The state is awarding economic assistance to a Las Cruces company at the forefront of telehealth technology for a major New Mexico expansion, Economic Development Cabinet Secretary Alicia J. Keyes announced.
Electronic Caregiver Inc. is set to add 770 jobs at its Las Cruces headquarters, 506 S. Main St., with $1 million from the State of New Mexico’s LEDA job-creation fund and a pledge from the City of Las Cruces for an additional $235,000 .Electronic Caregiver offers remote patient monitoring, chronic care management, 24/7 virtual visits, health coaching, and care coordination to patients and providers throughout the United States. The brain of Electronic Caregiver’s system is a cloud-based platform (PaaS) that manages, analyzes, and distributes actionable data to clinicians for optimal patient care.More than 15,000 patients use Electronic Caregiver’s products and services each month, 95 percent of whom are located outside of New Mexico. The company’s innovative approach to digital health has earned them three patents and recognition in keynote addresses from Amazon and Intel. The company is seeing robust demand for its unique telehealth services since the onset of the COVID-19 pandemic.
Investing in innovation has been a priority for Gov. Michelle Lujan Grisham, who has identified leading-edge companies that generate higher paying jobs for state Local Economic Development Act (LEDA) assistance. In calendar year 2021, the average salary for a LEDA-assisted business in New Mexico reached $91,000, twice the statewide average salary.
Electronic Caregiver anticipates an economic impact of $843 million over the next decade. The new jobs in Las Cruces will have an average salary of over $53,000, with a range from $40,560 to $97,760. The company also qualified for financial assistance with job training through the state’s Job Training Incentive Program (JTIP).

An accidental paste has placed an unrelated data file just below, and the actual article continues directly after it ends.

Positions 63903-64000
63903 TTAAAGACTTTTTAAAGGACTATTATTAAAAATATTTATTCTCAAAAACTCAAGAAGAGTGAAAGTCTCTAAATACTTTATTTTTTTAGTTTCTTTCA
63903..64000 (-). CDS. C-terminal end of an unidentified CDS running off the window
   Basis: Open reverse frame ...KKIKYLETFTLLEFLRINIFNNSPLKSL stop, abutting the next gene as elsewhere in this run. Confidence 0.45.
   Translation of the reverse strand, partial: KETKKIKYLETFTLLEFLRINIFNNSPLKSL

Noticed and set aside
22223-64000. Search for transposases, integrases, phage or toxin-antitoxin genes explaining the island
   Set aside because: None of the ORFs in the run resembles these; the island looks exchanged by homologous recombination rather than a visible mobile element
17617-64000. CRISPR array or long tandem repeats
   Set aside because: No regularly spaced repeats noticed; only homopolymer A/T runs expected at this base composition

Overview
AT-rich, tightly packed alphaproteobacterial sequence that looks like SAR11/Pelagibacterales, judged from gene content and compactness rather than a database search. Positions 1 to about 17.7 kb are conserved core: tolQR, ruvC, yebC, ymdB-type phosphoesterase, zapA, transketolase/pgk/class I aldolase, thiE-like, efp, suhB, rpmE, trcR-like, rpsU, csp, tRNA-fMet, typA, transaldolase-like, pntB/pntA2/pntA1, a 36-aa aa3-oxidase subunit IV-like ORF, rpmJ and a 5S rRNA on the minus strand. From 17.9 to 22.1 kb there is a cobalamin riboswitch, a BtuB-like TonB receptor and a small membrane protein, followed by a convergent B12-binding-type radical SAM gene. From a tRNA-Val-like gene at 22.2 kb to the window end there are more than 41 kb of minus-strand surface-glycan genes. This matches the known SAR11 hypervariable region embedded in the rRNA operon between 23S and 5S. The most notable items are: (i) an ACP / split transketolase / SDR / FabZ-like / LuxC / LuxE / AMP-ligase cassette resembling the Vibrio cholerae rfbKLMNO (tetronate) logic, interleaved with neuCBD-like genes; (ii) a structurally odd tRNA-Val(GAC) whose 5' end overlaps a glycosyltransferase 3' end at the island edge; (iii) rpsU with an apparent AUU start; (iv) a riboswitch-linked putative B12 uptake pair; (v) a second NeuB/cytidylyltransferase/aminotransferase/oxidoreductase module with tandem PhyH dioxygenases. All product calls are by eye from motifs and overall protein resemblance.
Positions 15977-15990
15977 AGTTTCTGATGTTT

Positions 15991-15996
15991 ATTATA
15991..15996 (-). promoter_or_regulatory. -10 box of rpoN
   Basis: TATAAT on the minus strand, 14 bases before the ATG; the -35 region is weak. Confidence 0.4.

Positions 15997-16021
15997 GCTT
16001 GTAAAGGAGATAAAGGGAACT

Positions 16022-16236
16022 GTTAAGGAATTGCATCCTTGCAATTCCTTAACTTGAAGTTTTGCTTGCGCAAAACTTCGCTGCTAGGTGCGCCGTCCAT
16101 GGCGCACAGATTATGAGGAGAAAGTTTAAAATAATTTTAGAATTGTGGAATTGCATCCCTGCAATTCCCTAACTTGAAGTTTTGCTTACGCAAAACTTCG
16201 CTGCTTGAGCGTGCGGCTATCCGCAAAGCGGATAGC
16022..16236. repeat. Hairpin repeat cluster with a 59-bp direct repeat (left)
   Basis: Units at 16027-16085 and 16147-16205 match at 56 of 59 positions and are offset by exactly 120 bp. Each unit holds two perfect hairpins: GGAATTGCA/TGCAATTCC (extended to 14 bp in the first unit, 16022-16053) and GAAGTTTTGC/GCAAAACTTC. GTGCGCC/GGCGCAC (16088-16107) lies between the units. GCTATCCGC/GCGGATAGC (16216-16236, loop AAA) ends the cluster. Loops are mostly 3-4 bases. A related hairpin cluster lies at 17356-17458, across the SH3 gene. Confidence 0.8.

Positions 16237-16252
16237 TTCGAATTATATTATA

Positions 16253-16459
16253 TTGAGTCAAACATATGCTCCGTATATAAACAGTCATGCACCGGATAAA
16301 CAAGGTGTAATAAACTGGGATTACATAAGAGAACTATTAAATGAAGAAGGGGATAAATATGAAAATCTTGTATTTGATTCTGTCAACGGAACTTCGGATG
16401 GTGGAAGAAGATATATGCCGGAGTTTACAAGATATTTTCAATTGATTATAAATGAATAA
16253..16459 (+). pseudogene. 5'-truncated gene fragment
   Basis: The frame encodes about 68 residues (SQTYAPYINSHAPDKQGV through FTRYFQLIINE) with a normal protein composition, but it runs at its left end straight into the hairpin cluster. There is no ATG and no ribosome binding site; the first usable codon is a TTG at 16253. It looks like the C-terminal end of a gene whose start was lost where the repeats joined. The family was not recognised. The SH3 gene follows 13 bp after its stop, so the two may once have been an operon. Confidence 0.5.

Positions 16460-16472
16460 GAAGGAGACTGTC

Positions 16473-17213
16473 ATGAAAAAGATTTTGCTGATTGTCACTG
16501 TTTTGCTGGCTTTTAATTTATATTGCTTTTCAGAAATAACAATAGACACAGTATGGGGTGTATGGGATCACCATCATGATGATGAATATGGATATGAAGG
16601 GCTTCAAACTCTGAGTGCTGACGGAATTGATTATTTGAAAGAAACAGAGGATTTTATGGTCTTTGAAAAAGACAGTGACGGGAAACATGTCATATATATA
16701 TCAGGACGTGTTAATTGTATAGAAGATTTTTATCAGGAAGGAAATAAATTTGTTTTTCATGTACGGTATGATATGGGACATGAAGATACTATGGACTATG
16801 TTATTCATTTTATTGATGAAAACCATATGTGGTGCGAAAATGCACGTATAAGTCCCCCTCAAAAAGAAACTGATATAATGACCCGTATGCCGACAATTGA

Electronic Caregiver was founded in 2009 by CEO Anthony Dohrmann who sought out the Las Cruces location for its skilled workforce and connections to New Mexico State University, which provides the bulk of the company’s STEM and design talent.
Mark Francis, chief product officer at Electronic Caregiver, who worked on telehealth initiatives at Intel and Health Hero Network, said while the underlying technology for care monitoring has been in place for years, adoption lagged due to provider hesitancy coupled with restricted payment policies.
The Mesilla Valley Economic Development Alliance (MVEDA), through its Retention & Expansion Support Program, has been providing technical assistance to Electronic Caregiver through multiple rounds of the company’s expansion. This has included funding from the NM Economic Development Closing Fund, a grant administered by MVEDA and the Community Foundation of Southern New Mexico.